Joel Benefiel plays pretty for the people

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By Debra Lyon-Dye

Funky bar, gifted jazz keyboardist, quiet night, regulars nodding approval. No crowd, no loudmouths, just music. It doesn't get any better.

Since 2003 Joel Benefiel has held court at the Island Hotel's King Neptune Lounge on Friday evenings. He has brought jazz greats from around the world, organizing Jazz & Blues concerts for local jazz aficionados.

Joel - solo, duet or trio - sharing a lifetime of musical experience.

Joel grew up in then rural Sarasota, riding horses and playing piano at the age of five. At age seven he was sailing on Sarasota Bay. His father was a rancher, cattle breeder and charter fisherman.

At Florida State University Joel majored in Piano and Composition, studying with Paul Ramsier. His formal education was cut short by the Korean War. He flew as a combat air crewman for four years as a Navy airman.

He returned home to Sarasota where he married, started a family, and built his own home. He was a brick layer and general contractor while trying to break into the music business.

Joining his parents in a move to Naples in the fifties, he supported his growing family by playing piano, laying brick, carpentry, and teaching sailing. "At that time, there were only ten thousand people in all of Collier County."

Then, a booking agency offered him work on the road; he had a jazz trio at the time. "My format was bass, piano and drums, as it has been most of my career." The trio played carnivals, Latin clubs, and venues from Sarasota to the Midwest.

Joel also toured Europe playing jazz at private and USO clubs, as well as doing Radio Free Europe broadcasts.

In New York City he signed with Joe Glaser's Associated Booking Corporation to play Florida's hottest spots. At that time the east coast of Florida was lined with the best hotels. Places where Johnny Carson and other stars frequented.

Later he signed a five year contract with the Sahara Corporation in Las Vegas. He was arranger, conductor and jazz organ player for a seven piece show. From 1962 to 1967 the show played all of the Sahara owned hotels in Vegas. "It was a great learning experience."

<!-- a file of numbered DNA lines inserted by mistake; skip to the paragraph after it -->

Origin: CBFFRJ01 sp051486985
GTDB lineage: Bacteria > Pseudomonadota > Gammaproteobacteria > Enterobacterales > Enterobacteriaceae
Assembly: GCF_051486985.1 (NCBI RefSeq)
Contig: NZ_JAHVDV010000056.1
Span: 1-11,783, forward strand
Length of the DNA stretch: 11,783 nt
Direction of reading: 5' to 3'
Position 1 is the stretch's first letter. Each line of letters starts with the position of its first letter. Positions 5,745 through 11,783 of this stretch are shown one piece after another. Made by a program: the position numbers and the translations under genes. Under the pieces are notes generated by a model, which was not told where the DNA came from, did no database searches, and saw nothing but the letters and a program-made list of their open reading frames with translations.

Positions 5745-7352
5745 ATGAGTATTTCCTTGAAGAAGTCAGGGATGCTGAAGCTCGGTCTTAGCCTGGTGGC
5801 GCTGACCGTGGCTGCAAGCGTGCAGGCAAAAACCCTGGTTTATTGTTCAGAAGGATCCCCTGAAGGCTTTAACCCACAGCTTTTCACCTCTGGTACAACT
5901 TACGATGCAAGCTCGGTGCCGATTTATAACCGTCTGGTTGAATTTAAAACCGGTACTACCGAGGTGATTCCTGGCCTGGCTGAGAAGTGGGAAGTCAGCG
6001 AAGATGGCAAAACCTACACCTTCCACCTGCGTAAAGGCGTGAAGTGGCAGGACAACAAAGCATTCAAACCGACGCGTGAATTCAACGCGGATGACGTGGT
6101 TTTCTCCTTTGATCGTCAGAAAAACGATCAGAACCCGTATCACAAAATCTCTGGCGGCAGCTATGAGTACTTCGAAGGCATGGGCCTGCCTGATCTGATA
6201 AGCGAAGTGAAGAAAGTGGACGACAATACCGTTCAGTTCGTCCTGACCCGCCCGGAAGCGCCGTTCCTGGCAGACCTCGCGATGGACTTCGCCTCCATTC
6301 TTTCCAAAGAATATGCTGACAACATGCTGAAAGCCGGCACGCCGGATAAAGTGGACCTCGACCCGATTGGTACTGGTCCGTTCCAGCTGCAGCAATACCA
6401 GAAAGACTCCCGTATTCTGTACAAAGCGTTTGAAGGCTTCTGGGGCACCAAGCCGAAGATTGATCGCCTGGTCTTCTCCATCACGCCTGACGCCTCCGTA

He left Vegas to go to Atlanta, hoping to return to college. Joel planned to study law at Georgia Tech. "They wouldn't accept my prior credits and I could feel life pushing me in the music business." Continue he did.

In Atlanta clubs he shared the stage with jazz greats such as Ramsey Lewis, John Patton, Miles Davis, and Jimmy Smith. "We were the house trio and they came every month and played for eight days."

In Atlanta Joel also began a career in the martial arts, studying and then teaching karate and Aikido. As a black belt he fought competitively until the age of 42. The mean age of his opponents was 21. "This was one of the most important times of my life. It was very humbling. I learned patience and humility. I learned the importance of the mind, body, and spirit trilogy."

In the early seventies Joel returned to Naples. He got his Captain's License, ran boats for charter fishing and had his own boat built. He went after big game fish in the Keys. "I fished during the day, played at night, and walked around half asleep most of the time."

In the eighties he sensed a change in the fishing business and expanded his musical career in the big hotels popping up around Florida. He played at the Ritz Carlton hotels for fifteen years. "I was lucky, I got to choose the personnel and it was first rate."

During his extensive career, Joel has played at many concerts and festivals, appearing with stars such as Tony Bennett and appearing on the Regis Philbin Show.

Finally, in 2003, Joel had "had enough of rude humanity" and he and his wife Kay traveled the Nature Coast until they settled on Cedar Key.

Joel took a sabbatical from music, walking, fishing and enjoying friends. One of those friends, Skip Drake, connected him with the Island Hotel and the rest as they say is history.

Future plans? Music, of course, and Joel and his wife are looking at a live aboard - to get back to the water. He is also taking the advice of friend and poet Carol Frost and writing his memoirs. "I asked her how? She said, S-T-A-R-T."

Should be easy for a man of so many talents.